St. Petersburg’s tax rate would drop a bit, water and sewer rates would go up, and spending on the stormwater system would increase under Mayor Rick Kriseman’s proposed budget for the 2016-17 fiscal year.
Kriseman’s recommended budget, released Thursday, totals about $507.7 million. That’s an increase of about $2.1 million, or 0.41 percent, over the current operating budget.
The mayor noted that the city’s public works department, which includes the water and sewer enterprise funds, is about $28.9 percent of the total operating budget, or about $146.9 million. The city’s public safety departments, including police and fire, account for about 28.7 percent of the total operating budget, or about $145.5 million.
Under the proposed budget, Kriseman sees the tax rate dropping from $6.77 per thousand dollars of assessed, taxable value to about $6.76 per thousand dollars of assessed, taxable value.
Although the proposed tax rate would drop slightly, the city would bring in about $7.9 million more in ad valorem taxes next year than it did in the current fiscal year. That would be a total of about $103.4 million in the fiscal year beginning Oct. 1. The current fiscal year’s property tax revenue is about $95.6 million. The 8.24 percent increase in property tax income comes from an 8.61 percent increase in property values.
Kriseman said he’s also foreseeing a possible 3.75 percent increase in water rates and a 5.8 percent increase in stormwater rates. Those estimated increases could change before the budget is adopted, Kriseman said, because “ongoing rate studies for both water resources and stormwater will likely impact the rate of increase over what is currently included in this recommended budget.”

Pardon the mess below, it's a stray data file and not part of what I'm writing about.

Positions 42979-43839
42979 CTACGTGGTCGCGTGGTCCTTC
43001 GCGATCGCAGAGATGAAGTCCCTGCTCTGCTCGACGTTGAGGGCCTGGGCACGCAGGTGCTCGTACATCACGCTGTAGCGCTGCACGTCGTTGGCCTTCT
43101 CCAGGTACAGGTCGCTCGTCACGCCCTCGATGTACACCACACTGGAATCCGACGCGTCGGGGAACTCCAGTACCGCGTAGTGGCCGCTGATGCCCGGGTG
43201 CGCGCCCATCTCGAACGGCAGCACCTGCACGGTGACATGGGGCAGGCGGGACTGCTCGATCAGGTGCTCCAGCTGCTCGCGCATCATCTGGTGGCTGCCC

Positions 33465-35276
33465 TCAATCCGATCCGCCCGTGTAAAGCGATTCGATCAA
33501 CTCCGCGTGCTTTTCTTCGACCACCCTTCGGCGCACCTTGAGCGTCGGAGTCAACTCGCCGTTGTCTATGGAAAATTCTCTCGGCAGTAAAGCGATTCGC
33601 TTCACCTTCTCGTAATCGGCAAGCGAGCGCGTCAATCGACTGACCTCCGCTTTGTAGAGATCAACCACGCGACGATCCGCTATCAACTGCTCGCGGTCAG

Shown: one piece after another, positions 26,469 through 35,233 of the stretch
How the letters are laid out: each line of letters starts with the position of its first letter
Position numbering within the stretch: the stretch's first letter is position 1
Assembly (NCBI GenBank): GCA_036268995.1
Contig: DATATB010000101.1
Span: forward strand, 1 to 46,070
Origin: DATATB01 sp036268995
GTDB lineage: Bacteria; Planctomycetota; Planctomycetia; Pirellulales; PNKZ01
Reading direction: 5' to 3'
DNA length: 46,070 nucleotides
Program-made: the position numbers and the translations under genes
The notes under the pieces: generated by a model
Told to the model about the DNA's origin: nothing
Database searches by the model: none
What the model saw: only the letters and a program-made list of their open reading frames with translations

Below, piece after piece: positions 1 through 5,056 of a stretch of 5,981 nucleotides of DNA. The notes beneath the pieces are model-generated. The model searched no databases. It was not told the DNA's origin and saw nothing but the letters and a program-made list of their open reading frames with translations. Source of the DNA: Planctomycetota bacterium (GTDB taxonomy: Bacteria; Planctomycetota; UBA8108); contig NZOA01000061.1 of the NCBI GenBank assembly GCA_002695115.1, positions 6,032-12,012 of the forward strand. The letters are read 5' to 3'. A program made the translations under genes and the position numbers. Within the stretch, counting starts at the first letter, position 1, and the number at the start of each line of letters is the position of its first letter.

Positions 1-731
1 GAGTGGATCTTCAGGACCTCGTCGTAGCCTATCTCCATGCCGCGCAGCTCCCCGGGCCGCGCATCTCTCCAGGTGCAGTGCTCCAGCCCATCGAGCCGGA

Rate increases are also proposed at Twin Brooks and Mangrove Bay golf courses – $1 more for a bucket of balls. This would be the first such increase in nine years.
Boat owners could also see a 3 percent increase in the price of slip rentals at the city marina.
The proposed $103.9 million capital improvements budget for the 2016-17 fiscal year includes about $58.5 million in the water resources department. That’s about 56 percent of the overall CIP proposed budget. That includes $22 million to renovate the Southwest Water Reclamation Facility to increase the capacity. This will help, Kriseman said, to help avert overflows during heavy rains. Also included is $2 million for sewer pipe rehabilitation and $500,000 for manhole rehabilitation. Kriseman also included $8 million for relining of pipes. Kriseman said the $8 for pipe relining will be an annual line item.